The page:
MIAMI, FL – On Monday, January 31, 2022, a federal district judge in Fort Lauderdale sentenced 29-year-old Damara Holness to 20 months in federal prison, followed by five years of supervised release, for lying on a coronavirus relief loan application and fraudulently obtaining hundreds of thousands of dollars intended to help small businesses financially survive the Covid-19 pandemic. In addition, Holness must pay $300,000 in restitution.
In 2020, Holness applied for a $300,000 forgivable, federally-guaranteed Paycheck Protection Program (PPP) loan on behalf of Holness Consulting, Inc., a Florida company that she owned. Holness claimed in the on-line loan application, and through supporting fraudulent payroll tax forms, that her company employed 18 people and spent an average of $120,000 each month on payroll, neither of which was true. A bank in Georgia approved Holness Consulting’s PPP loan application based on the lies and wired $300,000 to the company’s bank account in Florida.
Once the money hit the bank account, Holness checks from the company bank account made out to others who agreed, for a fee, to help with the fraud. People receiving the checks would endorse and return them to Holness. Then, Holness would cash the checks at the company’s bank, give about $300 to the check endorser and keep the rest of the cash for herself – about $1,000 per check.
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Damara Holness is a former president of the Broward County Democratic Black Caucus.
Juan Antonio Gonzalez, U.S. Attorney for the Southern District of Florida, and George L. Piro, Special Agent in Charge, FBI Miami, announced the sentence imposed by U.S. District Judge Rodolfo A. Ruiz, II. FBI Miami investigated this case. Assistant U.S. Attorney Jeffrey Kaplan prosecuted it. Assistant U.S. Attorney Emily Stone is handling asset forfeiture.
The Coronavirus Aid, Relief, and Economic Security (CARES) Act is a federal law designed to provide emergency financial assistance to millions of Americans who suffered financially from the COVID-19 pandemic. One source of relief provided by the CARES Act was the authorization of hundreds of billions of dollars in forgivable loans to small businesses for job retention and certain other expenses through the Paycheck Protection Program (PPP).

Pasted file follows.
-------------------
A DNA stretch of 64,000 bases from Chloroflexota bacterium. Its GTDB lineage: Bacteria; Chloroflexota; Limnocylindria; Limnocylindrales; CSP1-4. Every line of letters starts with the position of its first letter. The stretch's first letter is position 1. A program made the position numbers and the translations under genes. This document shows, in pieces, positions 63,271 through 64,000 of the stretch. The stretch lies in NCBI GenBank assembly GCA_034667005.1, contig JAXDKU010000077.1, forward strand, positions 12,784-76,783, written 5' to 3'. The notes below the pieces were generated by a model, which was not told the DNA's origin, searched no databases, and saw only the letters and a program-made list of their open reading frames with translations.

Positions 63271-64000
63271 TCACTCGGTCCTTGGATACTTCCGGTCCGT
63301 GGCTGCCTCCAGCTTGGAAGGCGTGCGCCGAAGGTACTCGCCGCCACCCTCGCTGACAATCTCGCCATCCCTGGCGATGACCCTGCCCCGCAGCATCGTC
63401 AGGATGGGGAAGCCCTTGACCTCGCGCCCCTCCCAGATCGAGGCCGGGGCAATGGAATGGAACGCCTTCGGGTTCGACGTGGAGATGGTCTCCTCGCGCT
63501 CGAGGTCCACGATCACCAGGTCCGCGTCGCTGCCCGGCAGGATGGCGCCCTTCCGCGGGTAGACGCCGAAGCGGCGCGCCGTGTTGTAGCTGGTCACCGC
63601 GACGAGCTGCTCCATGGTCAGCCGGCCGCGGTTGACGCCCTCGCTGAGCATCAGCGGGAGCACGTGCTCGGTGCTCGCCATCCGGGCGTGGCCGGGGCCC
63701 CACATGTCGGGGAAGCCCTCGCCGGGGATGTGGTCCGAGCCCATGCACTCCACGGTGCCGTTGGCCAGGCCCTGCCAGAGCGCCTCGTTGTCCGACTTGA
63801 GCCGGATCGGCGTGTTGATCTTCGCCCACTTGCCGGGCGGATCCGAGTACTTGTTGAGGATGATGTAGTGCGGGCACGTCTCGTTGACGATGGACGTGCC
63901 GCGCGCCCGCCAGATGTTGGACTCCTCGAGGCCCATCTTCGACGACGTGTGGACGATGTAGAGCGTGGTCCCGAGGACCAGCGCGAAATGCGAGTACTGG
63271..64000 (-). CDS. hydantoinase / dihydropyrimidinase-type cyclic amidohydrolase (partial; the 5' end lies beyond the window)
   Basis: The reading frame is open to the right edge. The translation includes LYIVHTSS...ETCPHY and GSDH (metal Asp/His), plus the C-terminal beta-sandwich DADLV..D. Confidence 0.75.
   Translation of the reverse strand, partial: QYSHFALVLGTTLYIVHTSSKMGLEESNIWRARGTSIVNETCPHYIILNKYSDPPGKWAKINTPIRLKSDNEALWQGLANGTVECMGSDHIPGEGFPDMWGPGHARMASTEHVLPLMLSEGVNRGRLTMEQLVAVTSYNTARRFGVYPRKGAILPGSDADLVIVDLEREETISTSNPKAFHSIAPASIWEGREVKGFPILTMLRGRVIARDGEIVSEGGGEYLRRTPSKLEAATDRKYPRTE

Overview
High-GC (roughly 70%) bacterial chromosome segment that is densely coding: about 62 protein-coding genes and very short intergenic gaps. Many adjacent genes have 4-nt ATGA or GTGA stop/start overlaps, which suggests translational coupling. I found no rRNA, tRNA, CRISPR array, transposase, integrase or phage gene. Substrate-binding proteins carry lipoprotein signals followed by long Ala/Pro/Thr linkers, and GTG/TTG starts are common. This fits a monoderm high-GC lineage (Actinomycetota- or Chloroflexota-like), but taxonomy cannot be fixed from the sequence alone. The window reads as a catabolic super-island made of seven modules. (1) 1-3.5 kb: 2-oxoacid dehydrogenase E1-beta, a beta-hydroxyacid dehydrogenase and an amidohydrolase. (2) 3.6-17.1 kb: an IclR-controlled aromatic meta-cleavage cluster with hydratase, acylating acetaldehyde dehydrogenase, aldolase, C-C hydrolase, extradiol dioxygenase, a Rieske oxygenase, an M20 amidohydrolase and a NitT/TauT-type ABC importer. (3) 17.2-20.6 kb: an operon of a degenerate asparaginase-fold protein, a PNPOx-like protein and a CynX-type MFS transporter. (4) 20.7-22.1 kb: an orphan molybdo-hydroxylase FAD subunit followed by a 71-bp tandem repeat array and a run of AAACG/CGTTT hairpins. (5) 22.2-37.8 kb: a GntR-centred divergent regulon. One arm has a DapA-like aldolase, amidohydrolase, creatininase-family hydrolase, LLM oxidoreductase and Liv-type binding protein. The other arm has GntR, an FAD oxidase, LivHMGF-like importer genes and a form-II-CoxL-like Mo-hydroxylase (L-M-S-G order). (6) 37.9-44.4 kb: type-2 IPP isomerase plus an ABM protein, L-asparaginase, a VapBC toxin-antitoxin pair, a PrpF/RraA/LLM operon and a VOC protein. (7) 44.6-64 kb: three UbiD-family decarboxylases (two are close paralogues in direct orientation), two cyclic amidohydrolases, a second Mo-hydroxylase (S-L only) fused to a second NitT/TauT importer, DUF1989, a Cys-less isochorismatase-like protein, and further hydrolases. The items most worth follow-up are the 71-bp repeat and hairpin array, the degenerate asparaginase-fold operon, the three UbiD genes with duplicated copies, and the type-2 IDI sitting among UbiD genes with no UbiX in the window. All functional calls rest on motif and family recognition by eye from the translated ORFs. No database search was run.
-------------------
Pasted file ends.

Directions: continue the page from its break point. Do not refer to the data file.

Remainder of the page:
On May 17, 2021, the Attorney General established the COVID-19 Fraud Enforcement Task Force to marshal the resources of the Department of Justice in partnership with agencies across government to enhance efforts to combat and prevent pandemic-related fraud. The Task Force bolsters efforts to investigate and prosecute the most culpable domestic and international criminal actors and assists agencies tasked with administering relief programs to prevent fraud by, among other methods, augmenting and incorporating existing coordination mechanisms, identifying resources and techniques to uncover fraudulent actors and their schemes, and sharing and harnessing information and insights gained from prior enforcement efforts. For more information on the Department’s response to the pandemic, please visit https://www.justice.gov/coronavirus.
Anyone with information about allegations of attempted fraud involving COVID-19 can report it by calling the Department of Justice’s National Center for Disaster Fraud (NCDF) Hotline at 866-720-5721 or via the NCDF Web Complaint Form at: https://www.justice.gov/disaster-fraud/ncdf-disaster-complaint-form.